Teachers and Parents Discuss Ways to Improve Primary School ResultsBy Conrad Richter November 9, 2019
|Community leaders, parents and teachers met to discuss math test results for primary school students|
The program, called "School for All", is an initiative of the Japanese International Cooperation Agency (JICA) designed to encourage the involvement of local communities in the management of schools in a democratic and transparent way, with the cooperation of administrators, headmasters and teachers.
|Pre-test math results for Dagbamete primary classes 1-6. The average number of questions answered correctly are shown in the column labelled "Pre-test". The numbers of questions presented to the students at each class level were 10 (P1), 20 (P2), 40 (P3 and P4) and 50 (P5 and P6). The numbers of students achieving 70% or more are shown in the column marked "70% and above". The numbers of students failing to meet the 70% standard are shown in the column marked "Below 70%".|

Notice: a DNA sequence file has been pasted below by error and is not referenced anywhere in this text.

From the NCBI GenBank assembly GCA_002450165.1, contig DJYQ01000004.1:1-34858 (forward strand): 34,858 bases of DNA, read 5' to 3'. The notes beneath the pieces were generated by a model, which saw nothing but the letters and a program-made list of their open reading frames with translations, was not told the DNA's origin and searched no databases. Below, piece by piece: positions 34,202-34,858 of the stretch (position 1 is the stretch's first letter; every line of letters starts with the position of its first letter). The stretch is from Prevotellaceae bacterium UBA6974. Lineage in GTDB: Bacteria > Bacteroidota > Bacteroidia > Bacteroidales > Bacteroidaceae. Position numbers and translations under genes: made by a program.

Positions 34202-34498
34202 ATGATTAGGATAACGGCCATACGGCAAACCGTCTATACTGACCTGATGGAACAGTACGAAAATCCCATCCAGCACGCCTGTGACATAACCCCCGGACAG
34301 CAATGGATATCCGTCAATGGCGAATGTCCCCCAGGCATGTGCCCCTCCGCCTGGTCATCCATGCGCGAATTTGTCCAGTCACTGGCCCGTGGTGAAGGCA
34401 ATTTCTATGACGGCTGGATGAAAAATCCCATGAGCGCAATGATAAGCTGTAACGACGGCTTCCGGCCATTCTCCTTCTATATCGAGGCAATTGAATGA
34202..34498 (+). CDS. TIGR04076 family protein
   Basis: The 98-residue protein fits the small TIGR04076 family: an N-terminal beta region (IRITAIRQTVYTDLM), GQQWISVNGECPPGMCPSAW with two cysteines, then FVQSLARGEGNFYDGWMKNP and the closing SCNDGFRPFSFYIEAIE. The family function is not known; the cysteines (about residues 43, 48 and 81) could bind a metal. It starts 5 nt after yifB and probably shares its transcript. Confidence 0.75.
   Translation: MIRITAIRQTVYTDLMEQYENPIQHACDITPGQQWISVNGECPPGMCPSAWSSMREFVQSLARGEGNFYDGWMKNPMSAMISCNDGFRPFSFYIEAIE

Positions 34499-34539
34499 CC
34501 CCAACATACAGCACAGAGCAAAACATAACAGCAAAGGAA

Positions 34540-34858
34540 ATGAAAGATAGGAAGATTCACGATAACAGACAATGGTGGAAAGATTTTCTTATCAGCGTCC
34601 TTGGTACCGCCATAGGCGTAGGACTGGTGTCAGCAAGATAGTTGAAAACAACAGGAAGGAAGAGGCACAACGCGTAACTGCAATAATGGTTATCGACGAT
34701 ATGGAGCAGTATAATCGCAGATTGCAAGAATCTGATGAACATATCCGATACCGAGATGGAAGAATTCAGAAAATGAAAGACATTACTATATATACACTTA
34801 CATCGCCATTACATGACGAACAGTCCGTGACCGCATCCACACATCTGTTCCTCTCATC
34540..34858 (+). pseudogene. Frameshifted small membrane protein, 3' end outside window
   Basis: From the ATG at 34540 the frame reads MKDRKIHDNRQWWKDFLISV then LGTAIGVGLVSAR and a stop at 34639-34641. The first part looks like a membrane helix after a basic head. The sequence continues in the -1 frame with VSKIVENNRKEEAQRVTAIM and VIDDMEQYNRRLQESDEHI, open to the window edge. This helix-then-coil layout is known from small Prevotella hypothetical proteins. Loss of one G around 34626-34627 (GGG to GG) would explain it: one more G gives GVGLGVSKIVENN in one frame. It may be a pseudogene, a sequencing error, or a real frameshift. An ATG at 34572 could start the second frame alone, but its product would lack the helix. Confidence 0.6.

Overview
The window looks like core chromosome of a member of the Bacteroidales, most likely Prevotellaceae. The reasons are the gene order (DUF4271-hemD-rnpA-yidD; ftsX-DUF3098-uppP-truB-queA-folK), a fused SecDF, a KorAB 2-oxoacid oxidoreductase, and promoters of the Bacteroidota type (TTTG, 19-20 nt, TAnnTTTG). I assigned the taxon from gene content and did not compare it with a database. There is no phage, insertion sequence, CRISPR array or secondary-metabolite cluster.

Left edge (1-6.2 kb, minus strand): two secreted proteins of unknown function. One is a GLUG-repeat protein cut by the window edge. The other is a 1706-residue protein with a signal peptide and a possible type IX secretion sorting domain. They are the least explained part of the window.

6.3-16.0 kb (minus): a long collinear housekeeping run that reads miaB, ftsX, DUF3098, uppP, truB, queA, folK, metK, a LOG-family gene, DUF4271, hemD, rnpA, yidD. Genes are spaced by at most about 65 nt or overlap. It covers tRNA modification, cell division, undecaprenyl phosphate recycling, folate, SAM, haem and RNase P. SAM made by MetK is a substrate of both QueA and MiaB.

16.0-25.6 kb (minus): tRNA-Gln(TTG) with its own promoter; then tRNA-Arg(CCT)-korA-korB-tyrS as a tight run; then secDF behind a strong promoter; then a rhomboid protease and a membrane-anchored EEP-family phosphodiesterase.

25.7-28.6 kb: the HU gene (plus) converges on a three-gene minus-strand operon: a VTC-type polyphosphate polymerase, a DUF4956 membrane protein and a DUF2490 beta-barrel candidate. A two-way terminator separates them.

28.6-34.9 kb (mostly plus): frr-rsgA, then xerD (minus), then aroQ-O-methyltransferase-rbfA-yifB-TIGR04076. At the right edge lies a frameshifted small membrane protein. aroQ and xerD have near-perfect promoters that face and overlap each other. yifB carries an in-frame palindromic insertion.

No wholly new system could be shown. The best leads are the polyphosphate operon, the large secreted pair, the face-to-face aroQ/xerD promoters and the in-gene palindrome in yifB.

The math "pre-test" results showed that significant numbers of students are not achieving the goal of 70% or higher, and this led to a vigorous discussion on what are the causes of poor test scores and what can be done to improve them. Ebenezer Aglozah, a circuit supervisor for the Akatsi South District Department of Education, led the discussion.
|Some factors that influence learning identified by meeting participants.|
Mr. Aglozah suggested that the community should fund the cost of tables needed for the ICT lab. That sparked angry denunciations from Lawrence Awunyo, chairman of the school management committee, and others, who said that the community has already done a lot to build the ICT classroom while the government has failed to contribute its fair share. Not only that, the community feels that the authorities have not acknowledged its tireless efforts to build and maintain Dagbamete school.